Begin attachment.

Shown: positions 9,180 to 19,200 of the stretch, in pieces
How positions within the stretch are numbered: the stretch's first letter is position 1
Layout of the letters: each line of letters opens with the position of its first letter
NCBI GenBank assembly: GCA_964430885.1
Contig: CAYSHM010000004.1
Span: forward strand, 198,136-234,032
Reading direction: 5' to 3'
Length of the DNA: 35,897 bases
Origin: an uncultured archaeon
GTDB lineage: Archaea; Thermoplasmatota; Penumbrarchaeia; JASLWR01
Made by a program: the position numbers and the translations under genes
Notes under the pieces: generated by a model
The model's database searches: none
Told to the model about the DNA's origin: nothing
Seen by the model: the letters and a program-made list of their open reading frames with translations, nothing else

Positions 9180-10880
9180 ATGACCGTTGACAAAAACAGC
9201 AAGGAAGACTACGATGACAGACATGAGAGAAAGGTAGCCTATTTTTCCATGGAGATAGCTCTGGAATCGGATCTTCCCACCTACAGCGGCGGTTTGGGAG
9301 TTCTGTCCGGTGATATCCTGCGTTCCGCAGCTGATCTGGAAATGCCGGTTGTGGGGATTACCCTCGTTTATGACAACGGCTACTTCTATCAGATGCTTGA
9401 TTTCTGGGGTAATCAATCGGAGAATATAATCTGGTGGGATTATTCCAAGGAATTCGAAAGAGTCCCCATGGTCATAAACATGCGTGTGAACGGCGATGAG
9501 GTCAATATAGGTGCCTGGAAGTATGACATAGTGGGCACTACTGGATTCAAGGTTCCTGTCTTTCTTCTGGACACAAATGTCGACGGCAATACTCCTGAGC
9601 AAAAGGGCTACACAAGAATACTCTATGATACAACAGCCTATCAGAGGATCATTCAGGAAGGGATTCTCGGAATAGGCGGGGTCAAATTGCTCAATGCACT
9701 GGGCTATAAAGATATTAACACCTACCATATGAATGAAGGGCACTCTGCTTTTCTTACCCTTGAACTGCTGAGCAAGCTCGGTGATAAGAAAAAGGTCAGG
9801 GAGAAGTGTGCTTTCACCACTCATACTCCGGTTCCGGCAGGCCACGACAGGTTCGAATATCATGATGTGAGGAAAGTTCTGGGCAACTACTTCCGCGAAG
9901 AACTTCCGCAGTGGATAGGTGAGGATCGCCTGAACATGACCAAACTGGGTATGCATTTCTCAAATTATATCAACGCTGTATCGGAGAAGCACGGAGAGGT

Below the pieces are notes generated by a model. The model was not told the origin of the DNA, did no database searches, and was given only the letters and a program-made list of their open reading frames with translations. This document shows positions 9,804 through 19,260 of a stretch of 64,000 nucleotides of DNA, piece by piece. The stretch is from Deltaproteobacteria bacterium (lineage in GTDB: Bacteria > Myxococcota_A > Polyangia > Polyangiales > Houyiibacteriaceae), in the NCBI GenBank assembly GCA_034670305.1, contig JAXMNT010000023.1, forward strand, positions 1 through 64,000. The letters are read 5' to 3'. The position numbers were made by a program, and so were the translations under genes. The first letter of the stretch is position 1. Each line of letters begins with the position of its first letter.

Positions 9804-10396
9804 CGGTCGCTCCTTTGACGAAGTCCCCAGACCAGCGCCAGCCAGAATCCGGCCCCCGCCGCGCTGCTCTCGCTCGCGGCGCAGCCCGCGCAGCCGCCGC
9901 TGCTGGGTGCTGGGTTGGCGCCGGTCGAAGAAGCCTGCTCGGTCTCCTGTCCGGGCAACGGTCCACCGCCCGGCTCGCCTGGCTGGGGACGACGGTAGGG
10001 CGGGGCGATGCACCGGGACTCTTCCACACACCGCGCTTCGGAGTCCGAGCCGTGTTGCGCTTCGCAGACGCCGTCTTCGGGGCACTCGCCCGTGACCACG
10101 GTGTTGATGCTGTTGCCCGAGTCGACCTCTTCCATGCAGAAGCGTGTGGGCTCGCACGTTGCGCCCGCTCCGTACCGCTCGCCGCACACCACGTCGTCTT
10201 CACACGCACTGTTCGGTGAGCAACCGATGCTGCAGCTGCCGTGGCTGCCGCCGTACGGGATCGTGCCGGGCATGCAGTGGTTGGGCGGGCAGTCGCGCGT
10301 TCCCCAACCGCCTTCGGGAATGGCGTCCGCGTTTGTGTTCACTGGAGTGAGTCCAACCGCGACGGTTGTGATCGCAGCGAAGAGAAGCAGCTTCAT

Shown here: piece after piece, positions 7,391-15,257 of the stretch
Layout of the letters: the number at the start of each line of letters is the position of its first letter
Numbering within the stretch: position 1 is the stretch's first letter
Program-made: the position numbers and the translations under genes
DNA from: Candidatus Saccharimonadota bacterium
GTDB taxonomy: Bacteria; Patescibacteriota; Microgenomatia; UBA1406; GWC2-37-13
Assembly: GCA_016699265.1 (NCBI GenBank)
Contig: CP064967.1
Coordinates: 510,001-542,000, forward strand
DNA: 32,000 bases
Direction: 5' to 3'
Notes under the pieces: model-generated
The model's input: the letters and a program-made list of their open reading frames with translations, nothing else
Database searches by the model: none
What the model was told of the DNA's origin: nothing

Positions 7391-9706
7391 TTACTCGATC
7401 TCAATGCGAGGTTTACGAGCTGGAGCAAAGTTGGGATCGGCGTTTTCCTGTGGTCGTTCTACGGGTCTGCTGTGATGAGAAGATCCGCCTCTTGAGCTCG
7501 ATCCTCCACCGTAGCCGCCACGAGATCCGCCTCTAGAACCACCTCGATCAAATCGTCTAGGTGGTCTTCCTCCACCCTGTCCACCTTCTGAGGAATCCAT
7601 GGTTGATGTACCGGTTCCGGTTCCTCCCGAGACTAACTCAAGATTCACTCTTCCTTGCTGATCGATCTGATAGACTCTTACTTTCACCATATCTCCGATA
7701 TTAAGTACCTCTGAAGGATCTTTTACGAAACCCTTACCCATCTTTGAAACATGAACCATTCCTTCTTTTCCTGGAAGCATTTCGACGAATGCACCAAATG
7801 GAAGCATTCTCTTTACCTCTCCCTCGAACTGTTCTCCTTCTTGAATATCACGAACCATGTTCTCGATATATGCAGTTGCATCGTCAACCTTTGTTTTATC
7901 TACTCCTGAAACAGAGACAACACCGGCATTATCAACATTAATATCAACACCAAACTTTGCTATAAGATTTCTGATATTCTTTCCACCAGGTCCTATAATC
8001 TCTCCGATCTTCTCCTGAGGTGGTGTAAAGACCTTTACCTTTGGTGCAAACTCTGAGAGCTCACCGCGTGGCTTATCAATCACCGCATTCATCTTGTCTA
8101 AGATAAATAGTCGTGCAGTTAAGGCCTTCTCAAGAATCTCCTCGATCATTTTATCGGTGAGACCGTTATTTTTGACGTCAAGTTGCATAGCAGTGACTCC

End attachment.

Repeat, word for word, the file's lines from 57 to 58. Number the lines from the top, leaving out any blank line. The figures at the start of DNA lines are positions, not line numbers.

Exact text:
8001 TCTCCGATCTTCTCCTGAGGTGGTGTAAAGACCTTTACCTTTGGTGCAAACTCTGAGAGCTCACCGCGTGGCTTATCAATCACCGCATTCATCTTGTCTA
8101 AGATAAATAGTCGTGCAGTTAAGGCCTTCTCAAGAATCTCCTCGATCATTTTATCGGTGAGACCGTTATTTTTGACGTCAAGTTGCATAGCAGTGACTCC